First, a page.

If you’re one of the 14 million people who rely on the Waze GPS system, there’s a useful new feature you shouldn’t miss: the app now issues a warning as you approach any level crossing.
Before you cross the tracks, a banner automatically pops up on your screen, urging you to stay alert and proceed with caution.
Over 15,000 level crossings are open to vehicle traffic in France
Drive with confidence
Waze is the first navigation app in France1 to include this type of rail information—a unique feature that makes everyone safer on the road. With over 15,000 level crossings nationwide, many motorists drive over them every day, and though they’re marked with signals and barriers, it’s important to approach them with caution.
In France alone, over 100 collisions take place every year2, often when a driver or pedestrian fails to obey the law.
Level crossings are a hazardous part of our road system, and this new feature is a big step forward. Under the SNCF Open Data programme, we’ve madevdescriptions of our infrastructure available to the public, allowing innovations that make everyone safer.
Alain Autruffe, Level Crossing Programme Director, SNCF Réseau
The power of open data
This innovative new feature, included with the latest version of Waze, grew out of the Open Data programme launched by SNCF Group some years ago. This included geolocation data for level crossings in France, made available to the public in 2017 by SNCF Réseau as operator of the nation’s rail network.
Three years on, the new Waze feature is clear proof that open data makes a tangible, immediate contribution to public service. Guillaume Leborgne, SNCF’s Director of Transparency and Open Data, tells us why.
The Waze app now alerts users to all of the level crossings in France. How did that come about?
SNCF Réseau published the information on our Open Data site, and Waze easily integrated it into their app with help from 574 Centre-Ouest, one of our digital innovation centres. Each level crossing is now tagged with its GPS coordinates, enabling the app to warn drivers as soon as they approach it. Given the sheer number of Waze users, this is very good news for road safety.
What kind of data are we talking about?
We revisit the data periodically, but it’s static: it doesn’t update in real time or provide information on current conditions at the level crossings. So the data is pretty basic, but it has considerable value as part of a GPS app. And though Waze was the first, other navigation apps are likely to be interested as well. Encouraging them to create this kind of feature is entirely consistent with SNCF’s public service mission.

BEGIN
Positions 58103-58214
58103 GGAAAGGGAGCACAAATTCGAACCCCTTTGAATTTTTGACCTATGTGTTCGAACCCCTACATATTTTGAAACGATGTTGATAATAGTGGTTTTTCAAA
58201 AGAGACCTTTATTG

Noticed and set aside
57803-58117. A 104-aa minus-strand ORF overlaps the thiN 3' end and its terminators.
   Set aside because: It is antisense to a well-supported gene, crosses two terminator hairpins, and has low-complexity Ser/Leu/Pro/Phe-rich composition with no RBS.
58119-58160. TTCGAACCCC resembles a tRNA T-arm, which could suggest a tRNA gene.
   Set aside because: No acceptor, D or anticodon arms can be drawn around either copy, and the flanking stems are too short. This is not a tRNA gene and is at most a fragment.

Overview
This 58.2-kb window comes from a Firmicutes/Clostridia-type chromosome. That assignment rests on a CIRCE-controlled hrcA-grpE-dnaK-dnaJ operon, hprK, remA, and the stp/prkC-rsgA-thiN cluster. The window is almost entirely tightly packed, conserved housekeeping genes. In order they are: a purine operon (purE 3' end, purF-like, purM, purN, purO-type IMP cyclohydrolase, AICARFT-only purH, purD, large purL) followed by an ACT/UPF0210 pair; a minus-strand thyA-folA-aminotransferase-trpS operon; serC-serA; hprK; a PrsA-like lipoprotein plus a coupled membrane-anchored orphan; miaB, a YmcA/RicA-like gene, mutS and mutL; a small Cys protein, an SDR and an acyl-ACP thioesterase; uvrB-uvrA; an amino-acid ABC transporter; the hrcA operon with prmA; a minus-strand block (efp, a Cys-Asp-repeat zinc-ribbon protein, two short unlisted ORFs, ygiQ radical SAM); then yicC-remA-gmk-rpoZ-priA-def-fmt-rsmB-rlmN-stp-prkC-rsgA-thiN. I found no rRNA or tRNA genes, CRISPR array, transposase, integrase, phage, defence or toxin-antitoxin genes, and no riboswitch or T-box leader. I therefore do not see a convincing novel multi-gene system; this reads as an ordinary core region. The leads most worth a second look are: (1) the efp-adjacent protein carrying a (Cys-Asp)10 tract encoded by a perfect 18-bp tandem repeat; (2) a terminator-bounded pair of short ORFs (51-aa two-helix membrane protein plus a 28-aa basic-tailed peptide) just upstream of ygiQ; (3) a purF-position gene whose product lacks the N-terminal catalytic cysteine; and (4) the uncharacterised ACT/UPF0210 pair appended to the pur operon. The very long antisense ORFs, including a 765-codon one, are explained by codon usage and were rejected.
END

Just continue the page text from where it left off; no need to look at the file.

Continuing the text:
Broadly speaking, there are two types of open data. First, there’s a whole category that has to do with corporate transparency—the first information we released. That in itself is a step forward for freedom of information. For example, we’ve put all of our data on safety incidents and rail network events on the SNCF Open Data platform, where it’s freely accessible at no charge. The same is true for data describing our infrastructure and stations, and for our HR data.
What’s the other purpose of open data?
Quite simply to serve our customers, in the broadest sense of the term—passengers and partner businesses. When we allow digital apps to access select data, our offers get more exposure, and quality improves. Since we launched our Open Data programme in 2014, we’ve made over 220 datasets available to the public, including a real-time API for train routes and timetables. These datasets can benefit all of us in a multitude of ways—in fact, they’ve already been reused thousands of times.
What other datasets deliver immediate benefits for passengers?
Open data can be used in a variety of important ways—for route calculators, home automation, and all of the voice-activated personal assistants that link train timetables to other mobility services and solutions. It also delivers real-time information for our lost property service. For example, if you lose your umbrella at the station in Nantes, you can check the Gares & Connexions website—or any other site that pulls lost property data from our platform—and find out very quickly whether you can get it back. There’s also our TGVmax Seat Availability dataset, which is used by many apps. There’s no shortage of examples, and it stands to reason that there will be many more in the years ahead. That’s a very good thing. Data only has value when it’s used and shared.
1 This new feature is also available to users with the latest version of Waze (Android or iOS) in the United States, Canada, Mexico, Belgium and other countries.
2 According to French road safety statistics for 2019.